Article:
27 March 2019

The Uneven Nature of Daily Precipitation and Its Change

Science

  

Impact

  

Summary

Rain falls unevenly in time, which can lead to floods and droughts. It is widely known that precipitation is uneven, but it is difficult to quantify. Here we develop a measure for the unevenness of precipitation: the number of the wettest days each year in which half of the annual rain falls. We apply this to rain observed by gauges around the world. At all gauges combined, it takes only 12 days each year for half of the rain to fall. We also apply the measure to climate model simulations, with projections for the rest of the century. In the climate model simulations, the change in future rainfall is even more uneven than rainfall today: in a scenario with high greenhouse-gas emissions, half of the increase in rainfall happens in the wettest 6 days each year. Rather than assuming more rain in general, society needs to take measures to deal with little change most of the time, and a handful of events with much more rain.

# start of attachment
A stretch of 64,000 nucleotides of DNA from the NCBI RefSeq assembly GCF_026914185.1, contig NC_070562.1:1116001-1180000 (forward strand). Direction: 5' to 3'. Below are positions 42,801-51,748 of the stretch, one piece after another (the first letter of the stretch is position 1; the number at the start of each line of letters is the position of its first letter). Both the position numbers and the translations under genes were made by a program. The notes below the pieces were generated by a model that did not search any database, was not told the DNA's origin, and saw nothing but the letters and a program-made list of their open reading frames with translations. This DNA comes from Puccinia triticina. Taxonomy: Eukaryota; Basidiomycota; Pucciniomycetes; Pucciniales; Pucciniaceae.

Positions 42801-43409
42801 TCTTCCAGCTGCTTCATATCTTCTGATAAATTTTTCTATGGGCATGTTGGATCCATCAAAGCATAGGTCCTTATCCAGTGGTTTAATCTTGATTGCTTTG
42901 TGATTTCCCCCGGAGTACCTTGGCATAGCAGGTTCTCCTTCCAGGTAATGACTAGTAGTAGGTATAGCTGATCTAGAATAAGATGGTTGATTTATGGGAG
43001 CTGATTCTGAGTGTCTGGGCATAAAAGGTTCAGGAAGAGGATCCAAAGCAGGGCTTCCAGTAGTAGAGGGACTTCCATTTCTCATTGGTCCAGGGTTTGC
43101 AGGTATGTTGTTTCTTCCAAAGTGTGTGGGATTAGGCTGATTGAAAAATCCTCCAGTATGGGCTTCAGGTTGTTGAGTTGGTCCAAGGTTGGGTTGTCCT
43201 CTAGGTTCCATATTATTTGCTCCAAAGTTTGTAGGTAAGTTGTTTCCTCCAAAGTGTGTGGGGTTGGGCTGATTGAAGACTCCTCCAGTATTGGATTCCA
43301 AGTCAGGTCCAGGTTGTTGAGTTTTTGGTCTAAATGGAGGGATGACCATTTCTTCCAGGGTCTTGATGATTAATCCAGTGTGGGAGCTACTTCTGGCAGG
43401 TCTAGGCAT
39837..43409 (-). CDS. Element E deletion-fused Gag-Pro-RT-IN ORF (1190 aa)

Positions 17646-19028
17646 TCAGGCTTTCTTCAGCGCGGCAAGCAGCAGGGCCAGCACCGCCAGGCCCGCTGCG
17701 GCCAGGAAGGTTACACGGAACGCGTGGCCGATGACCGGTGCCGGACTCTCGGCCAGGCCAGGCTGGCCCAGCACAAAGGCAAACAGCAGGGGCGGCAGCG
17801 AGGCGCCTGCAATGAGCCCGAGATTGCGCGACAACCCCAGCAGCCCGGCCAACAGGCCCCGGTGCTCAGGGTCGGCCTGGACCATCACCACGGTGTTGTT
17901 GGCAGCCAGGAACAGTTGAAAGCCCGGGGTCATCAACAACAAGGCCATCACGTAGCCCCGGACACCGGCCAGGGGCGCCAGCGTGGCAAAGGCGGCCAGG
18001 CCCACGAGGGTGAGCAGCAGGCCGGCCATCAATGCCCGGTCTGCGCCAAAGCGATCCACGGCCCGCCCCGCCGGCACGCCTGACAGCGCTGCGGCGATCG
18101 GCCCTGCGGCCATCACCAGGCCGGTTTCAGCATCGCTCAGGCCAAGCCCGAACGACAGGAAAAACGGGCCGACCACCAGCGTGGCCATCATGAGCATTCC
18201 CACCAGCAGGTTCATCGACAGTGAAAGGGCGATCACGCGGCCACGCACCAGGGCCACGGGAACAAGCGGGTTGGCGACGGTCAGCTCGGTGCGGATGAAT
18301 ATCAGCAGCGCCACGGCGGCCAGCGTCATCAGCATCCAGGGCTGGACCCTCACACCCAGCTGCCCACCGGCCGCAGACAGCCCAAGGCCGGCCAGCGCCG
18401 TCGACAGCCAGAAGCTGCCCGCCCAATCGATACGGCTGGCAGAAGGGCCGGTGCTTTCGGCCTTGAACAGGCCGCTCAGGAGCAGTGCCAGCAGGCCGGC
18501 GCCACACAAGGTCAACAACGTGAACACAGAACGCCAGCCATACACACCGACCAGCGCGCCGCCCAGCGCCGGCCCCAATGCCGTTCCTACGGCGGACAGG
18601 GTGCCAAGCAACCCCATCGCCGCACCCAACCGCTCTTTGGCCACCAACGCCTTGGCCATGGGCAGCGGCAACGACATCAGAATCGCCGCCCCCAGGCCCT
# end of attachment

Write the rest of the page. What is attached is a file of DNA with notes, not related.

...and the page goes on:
Contact
Angeline Pendergrass
National Center for Atmospheric Research (NCAR)
Publications
Pendergrass, A, and R Knutti.  2019.  "The Uneven Nature of Daily Precipitation and Its Change."  Geophysical Research Letters 45(21): 11980-11988.  https://doi.org/10.1029/2018gl080298.